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What Are Theme Parks?

By Phil Shepley
Updated May 23, 2024
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An amusement park is a park that has rides, such as roller coasters, as well as other forms of entertainment. Theme parks are amusement parks that are organized loosely around a central idea or theme. These parks will usually be divided into different sections that use different elements to convey to visitors that they are in a specific place or time, or also to tell a unique story.

The first theme parks in the world that usually comes to mind are Walt Disney World and Disneyland, which are located in Florida and California, respectively. This is no surprise since they are among the largest and most visited themed amusement parks in the world. Walt Disney World embodies the definition of the theme park, and in its main section, the Magic Kingdom, there are several themed mini-parks that display this even further.

An example of one of these sections is Frontierland, where visitors can experience the architecture of the old west of the United States, and in it can ride rides and see live shows that highlight this era of American culture. Throughout the entire park, these minor themes are tied together with the major themes of the park, such as its mascot, Mickey Mouse.

Other theme parks imitate Disney’s successful formula, but alter it by using mainly corporate themes and focusing more mainly on thrill rides for the amusement of patrons. Busch Gardens and Six Flags are examples of these types of parks, and the former uses live animals and a zoo-like atmosphere for some of its themes. Each park can be different and unique in its own ways, and the more successful parks stay in competition with one another by constantly expanding and by adding more shows and rides every couple of years.

Additional types of theme parks that gained popularity towards the end of the 20th century are ones that are based on movie studios, such as Universal Studios. These parks use rides that are based on movies, and feature live shows that give people the experience of either filming or being in a movie. Other parks base their themes upon music, as with Dollywood, a country music-based park, and Hard Rock Park, which revolves around the history of rock music.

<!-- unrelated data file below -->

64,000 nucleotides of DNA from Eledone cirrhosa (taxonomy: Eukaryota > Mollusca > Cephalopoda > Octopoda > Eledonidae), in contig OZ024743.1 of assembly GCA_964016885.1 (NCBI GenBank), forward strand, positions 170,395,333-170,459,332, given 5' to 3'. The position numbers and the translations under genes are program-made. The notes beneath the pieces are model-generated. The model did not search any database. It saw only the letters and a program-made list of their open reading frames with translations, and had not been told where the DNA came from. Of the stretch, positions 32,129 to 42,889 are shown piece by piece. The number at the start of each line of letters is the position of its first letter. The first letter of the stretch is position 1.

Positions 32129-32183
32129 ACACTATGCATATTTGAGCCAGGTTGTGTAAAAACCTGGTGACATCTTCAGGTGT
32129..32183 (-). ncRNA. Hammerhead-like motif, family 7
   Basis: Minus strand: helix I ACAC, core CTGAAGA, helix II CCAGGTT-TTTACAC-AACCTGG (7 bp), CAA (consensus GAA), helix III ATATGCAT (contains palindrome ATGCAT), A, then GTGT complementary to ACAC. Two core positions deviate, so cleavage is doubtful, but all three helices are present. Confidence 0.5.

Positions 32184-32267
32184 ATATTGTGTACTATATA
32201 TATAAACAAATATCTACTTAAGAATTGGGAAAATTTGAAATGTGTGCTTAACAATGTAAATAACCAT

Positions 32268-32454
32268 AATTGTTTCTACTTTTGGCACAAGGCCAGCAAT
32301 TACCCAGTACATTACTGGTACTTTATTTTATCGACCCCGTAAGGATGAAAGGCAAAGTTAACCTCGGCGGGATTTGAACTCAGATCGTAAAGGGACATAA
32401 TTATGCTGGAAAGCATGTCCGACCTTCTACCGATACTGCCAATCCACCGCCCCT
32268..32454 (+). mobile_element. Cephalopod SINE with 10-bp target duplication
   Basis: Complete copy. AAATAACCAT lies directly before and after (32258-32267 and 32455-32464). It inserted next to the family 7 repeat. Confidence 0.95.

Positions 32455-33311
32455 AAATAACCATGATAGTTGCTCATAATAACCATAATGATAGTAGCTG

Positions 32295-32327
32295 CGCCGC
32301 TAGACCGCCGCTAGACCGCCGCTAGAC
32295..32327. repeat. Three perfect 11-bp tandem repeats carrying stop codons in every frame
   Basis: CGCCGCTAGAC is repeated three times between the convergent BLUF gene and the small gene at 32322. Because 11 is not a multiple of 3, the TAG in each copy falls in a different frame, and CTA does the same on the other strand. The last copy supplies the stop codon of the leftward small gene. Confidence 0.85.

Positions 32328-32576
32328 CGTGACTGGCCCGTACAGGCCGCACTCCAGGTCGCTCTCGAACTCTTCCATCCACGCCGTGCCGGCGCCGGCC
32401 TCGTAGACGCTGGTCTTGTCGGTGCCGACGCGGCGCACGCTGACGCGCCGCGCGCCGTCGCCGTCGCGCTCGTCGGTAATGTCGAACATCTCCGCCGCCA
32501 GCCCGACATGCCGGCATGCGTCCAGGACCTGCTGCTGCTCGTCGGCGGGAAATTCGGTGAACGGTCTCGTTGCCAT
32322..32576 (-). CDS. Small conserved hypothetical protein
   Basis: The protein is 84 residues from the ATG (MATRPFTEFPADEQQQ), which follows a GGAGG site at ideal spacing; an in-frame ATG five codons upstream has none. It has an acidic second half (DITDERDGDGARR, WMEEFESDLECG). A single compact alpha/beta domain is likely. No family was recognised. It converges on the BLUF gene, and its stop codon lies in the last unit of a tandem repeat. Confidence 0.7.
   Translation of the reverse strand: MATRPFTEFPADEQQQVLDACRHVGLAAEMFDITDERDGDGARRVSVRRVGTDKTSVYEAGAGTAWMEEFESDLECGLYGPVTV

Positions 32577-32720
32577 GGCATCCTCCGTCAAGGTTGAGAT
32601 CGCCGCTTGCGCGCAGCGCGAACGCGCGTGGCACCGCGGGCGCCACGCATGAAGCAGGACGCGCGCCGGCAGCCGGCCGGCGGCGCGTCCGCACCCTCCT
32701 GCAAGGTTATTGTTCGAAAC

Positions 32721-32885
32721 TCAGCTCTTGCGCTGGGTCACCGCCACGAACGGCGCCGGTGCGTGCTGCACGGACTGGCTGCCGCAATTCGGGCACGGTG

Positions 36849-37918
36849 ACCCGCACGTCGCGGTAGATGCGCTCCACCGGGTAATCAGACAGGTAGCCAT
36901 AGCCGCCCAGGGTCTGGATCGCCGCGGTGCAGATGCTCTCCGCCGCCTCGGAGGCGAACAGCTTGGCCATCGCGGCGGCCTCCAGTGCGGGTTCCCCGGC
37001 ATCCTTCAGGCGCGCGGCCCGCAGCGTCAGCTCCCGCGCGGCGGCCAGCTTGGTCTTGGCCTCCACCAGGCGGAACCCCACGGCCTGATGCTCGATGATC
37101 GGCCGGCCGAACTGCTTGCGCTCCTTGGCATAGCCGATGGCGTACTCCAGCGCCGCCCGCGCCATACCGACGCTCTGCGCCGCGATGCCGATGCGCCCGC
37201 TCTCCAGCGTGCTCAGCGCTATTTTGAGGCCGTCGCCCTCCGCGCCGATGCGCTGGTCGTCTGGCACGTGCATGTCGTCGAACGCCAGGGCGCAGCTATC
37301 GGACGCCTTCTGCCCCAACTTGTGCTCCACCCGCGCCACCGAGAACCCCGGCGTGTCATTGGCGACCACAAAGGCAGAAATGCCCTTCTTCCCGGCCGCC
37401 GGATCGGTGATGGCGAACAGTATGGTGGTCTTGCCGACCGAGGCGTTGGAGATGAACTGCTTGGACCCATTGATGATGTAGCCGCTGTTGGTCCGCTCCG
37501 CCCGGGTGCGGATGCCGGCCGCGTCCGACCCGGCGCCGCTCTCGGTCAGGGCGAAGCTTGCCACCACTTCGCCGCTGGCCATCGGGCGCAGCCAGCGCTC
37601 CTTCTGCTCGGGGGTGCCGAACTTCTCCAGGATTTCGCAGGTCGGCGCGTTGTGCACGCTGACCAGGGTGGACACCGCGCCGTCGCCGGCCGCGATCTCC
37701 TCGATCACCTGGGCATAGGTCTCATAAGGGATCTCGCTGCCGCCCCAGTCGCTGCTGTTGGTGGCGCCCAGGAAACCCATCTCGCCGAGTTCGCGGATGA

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Discussion Comments

By pleonasm — On May 25, 2011

One of the best physics teachers I ever had took us to a theme park for a "lesson" in different forces. We had to do some exercises on it afterward, but it was worth it!

Her class was always full, even though it was optional, because everyone knew we got to go to the theme park at some point at the end of the year. It also made everyone try to keep their grades up, because if we didn't we would miss out. Best class ever.

By Mor — On May 23, 2011

@umbra21 - Yeah, I tried to plan a trip out west to include some of California's theme parks and unfortunately some of the best rides were not operating when I was there. You really have to check ahead, on the websites because the faster rides seem to be down for maintenance quite often. Space Mountain was down when I was able to go to Disneyland, and I was really disappointed, because that is one of my favorite rides. If there is a ride you absolutely have to go on, make sure you plan your trip around it, or you might miss out.

By umbra21 — On May 22, 2011

I've known a few people who based an entire trip around the United States or Europe on going to different theme parks. They always try to go to Cedar Park, which is supposed to have most of the biggest and fastest theme parks, and of course Disneyland, or Disneyworld.

My sister did this a couple of years ago, and she had a ball, although she was exhausted by the end of it. She was disappointed though, because she really wanted to see the Harry Potter theme park but it hadn't opened yet.

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